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Factors associated with cervical cancer among women attending referral hospitals in Dar es salaam, Tanzania

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dc.contributor.author Rweyemamu, K.Y.
dc.date.accessioned 2015-10-19T07:56:07Z
dc.date.available 2015-10-19T07:56:07Z
dc.date.issued 2013
dc.identifier.citation Rweyemamu,(2013) Factors associated with cervical cancer among women attending referral hospitals in Dar es salaam, Tanzania,Factors associated with cervical cancer among women attending referral hospitals in Dar es salaam, Tanzania, Muhimbili University of Health and Allied Sciences: Dar es Salaam. en_GB
dc.identifier.uri http://hdl.handle.net/123456789/1688
dc.description.abstract Background: Cervical cancer is the third most common cancer in women, and fourth cause of cancer death in females worldwide. More than 85% of the global burden occurs in sub-Saharan Africa. In Tanzania 35.3% of cancer patients attending Ocean Road Cancer Institute have cervical cancer. HIV constitutes about 21% among cervical cancer patients at ORCI in 2007. Objective: To determine factors associated with cervical cancer among women attending referral hospitals in Dar es Salaam. Methods: This was a hospital based unmatched case control study with a case to control ratio of 1:1. A case was a woman attending Ocean Road Cancer Institute (ORCI) with a confirmed cervical cancer diagnosis in less than 6 months from the day of recruitment. A control was woman attending the Gynaecology clinic at Muhimbili National Hospital with non-cancer related diagnosis. A standardised structured questionnaire was used; data analysis was performed in Epi Info and STATA. Multiple logistic regression models were used to estimate adjusted odds ratios (AORs). Results: A total of 165 cases and 165 controls were included in the study. The mean age ± standard deviation was 51±12 years and 33 ± 11 years among cases and controls respectively. 98 (59.4%) of cases were peasants while 91 (60.7%) of the controls were employed. The HIV prevalence was 42 (28.3%) among cases. Significant risk factors for cervical cancer in our study included lowest wealth quintile (AOR = 6.29; 95% CI: 2.12 – 18.13), peasant (AOR = 6.20; 95% CI: 1.58 – 25.00), occasional post coital genital wash (AOR= 2.8, 95% CI= 1.01 – 7.72) and oral contraceptive use (AOR= 2.29; 95% CI= 1.09 – 5.23). Conclusion: HIV prevalence among cases was quite high. These data provide further evidence that low socio-economic status, oral contraceptive use and poor genital hygiene conditions were the main risk factors for cervical cancer. Recommendations: Scaling up of cervical cancer prevention and control interventions should address socio-economic, behavioural and HIV infection among the risk population. en_GB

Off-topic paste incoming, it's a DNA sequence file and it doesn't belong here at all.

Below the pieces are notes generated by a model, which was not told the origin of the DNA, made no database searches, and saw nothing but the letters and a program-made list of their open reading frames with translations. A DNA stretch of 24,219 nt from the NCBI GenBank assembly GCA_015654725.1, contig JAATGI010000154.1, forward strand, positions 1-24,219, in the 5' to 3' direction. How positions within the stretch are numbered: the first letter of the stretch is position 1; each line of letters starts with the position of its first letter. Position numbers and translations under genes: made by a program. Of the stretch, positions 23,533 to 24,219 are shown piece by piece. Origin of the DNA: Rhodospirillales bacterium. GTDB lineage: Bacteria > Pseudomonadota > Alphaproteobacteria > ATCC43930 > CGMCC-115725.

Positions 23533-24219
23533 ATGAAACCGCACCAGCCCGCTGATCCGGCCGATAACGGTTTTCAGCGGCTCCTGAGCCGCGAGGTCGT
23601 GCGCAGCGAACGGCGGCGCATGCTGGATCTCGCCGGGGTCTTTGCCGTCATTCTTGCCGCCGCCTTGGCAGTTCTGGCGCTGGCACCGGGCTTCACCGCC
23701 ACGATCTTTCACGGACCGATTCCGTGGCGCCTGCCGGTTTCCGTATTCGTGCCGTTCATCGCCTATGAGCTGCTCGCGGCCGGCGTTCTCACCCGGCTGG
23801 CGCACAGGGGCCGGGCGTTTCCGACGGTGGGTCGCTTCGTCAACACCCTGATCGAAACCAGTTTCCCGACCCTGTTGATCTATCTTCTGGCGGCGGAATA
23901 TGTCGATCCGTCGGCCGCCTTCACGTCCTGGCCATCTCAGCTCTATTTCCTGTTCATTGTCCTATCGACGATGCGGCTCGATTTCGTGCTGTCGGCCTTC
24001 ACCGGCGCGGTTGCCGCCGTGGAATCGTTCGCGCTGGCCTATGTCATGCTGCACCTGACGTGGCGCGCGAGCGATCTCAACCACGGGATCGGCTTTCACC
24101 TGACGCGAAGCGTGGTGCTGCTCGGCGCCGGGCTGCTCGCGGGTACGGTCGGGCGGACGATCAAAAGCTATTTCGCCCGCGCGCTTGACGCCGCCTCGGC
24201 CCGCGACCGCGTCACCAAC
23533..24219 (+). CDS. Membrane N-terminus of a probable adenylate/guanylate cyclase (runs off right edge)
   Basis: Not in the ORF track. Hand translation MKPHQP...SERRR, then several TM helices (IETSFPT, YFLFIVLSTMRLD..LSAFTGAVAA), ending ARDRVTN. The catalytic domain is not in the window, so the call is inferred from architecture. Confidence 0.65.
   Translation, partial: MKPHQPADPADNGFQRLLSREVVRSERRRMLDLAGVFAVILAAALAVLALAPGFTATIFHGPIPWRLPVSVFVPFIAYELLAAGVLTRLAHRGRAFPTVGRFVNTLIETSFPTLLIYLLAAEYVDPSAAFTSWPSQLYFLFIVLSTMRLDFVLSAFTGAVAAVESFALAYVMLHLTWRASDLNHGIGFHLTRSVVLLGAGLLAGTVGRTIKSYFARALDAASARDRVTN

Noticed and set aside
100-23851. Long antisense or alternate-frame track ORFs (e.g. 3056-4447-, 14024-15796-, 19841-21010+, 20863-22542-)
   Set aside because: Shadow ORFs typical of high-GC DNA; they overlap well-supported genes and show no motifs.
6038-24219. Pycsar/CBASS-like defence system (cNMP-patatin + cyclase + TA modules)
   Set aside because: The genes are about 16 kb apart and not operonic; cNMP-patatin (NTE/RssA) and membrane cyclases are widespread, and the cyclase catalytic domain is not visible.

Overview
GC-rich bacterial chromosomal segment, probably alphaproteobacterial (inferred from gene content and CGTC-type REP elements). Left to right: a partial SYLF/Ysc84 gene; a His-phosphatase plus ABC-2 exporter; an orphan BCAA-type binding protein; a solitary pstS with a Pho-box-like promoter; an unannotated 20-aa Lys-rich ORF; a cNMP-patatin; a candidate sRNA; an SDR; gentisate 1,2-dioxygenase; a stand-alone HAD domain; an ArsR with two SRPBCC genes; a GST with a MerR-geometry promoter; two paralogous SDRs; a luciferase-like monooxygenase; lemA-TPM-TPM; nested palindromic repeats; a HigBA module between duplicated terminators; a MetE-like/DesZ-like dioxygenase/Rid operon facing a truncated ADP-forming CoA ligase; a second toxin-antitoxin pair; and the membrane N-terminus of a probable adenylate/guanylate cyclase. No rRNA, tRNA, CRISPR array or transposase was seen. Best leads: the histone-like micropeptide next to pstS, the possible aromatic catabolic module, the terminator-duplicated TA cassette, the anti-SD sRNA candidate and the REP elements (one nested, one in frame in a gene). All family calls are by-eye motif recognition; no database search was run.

dc.language.iso en en_GB
dc.publisher Muhimbili University of Health and Allied Sciences en_GB
dc.subject Cervical cancer en_GB
dc.subject Tanzania en_GB
dc.subject HIV/AIDS en_GB
dc.subject Gynaecology en_GB
dc.title Factors associated with cervical cancer among women attending referral hospitals in Dar es salaam, Tanzania en_GB
dc.type Thesis en_GB


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